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inductive argument

Contributor(s): Matthew Haughn

An inductive argument is the use of collected instances of evidence of something specific to support a general conclusion. Inductive reasoning is used to show the likelihood that an argument will prove true in the future.

In an inductive argument, the evident truth of a statement is verified by examples that have proven to be true or that turn out to be true. In the case of inductive reasoning, a statement may seem to be true until an exception is found. A person might inductively reason, for example, that all people have 10 toes till they see an exception.

Often inductive reasoning is based on circumstantial evidence of a more-or-less limited sampling size. Because of this limitation, an argument supported by inductive reasoning can be disproven by a single negative sample.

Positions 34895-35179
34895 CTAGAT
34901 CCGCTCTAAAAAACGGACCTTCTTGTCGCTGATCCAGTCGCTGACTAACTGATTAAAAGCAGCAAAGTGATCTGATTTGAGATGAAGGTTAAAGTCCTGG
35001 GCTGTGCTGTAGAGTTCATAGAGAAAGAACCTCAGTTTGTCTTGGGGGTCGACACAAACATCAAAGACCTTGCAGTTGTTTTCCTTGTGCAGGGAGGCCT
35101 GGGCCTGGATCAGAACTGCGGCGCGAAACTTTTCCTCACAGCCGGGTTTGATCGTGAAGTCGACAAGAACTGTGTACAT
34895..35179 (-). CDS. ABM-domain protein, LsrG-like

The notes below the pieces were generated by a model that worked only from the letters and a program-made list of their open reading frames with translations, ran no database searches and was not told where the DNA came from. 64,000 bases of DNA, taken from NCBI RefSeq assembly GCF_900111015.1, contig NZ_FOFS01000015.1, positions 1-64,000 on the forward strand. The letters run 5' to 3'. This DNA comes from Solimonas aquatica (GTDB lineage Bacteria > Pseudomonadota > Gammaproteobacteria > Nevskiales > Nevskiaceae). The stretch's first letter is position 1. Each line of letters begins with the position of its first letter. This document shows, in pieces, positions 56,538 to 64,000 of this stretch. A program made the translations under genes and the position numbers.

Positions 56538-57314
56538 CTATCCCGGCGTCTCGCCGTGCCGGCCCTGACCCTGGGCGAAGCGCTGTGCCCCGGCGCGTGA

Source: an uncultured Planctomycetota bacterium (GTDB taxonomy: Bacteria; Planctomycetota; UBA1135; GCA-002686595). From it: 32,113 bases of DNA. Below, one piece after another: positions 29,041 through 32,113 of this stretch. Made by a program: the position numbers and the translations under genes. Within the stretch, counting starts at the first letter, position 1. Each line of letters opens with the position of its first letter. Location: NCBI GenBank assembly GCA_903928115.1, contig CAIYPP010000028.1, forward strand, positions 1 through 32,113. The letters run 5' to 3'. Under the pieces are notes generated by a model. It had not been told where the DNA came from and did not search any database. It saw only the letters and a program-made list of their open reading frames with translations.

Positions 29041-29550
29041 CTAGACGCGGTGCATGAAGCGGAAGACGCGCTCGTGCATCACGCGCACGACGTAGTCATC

Inductive reasoning is very susceptible to failures because of cognitive bias, where the investigator sees what they expect to support their argument. While inductive arguments can be convincing and show that an argument seems likely to be true they can never be considered a complete proof, unlike deductive arguments which, when founded on true premises and a valid argument, are assumed to be true (until disproven).

Where inductive reasoning takes evidence from the past or present to support a conclusion of a future prediction, deductive reasoning takes existing premises to infer an existing or past condition.

See also: critical thinking

This was last updated in February 2017

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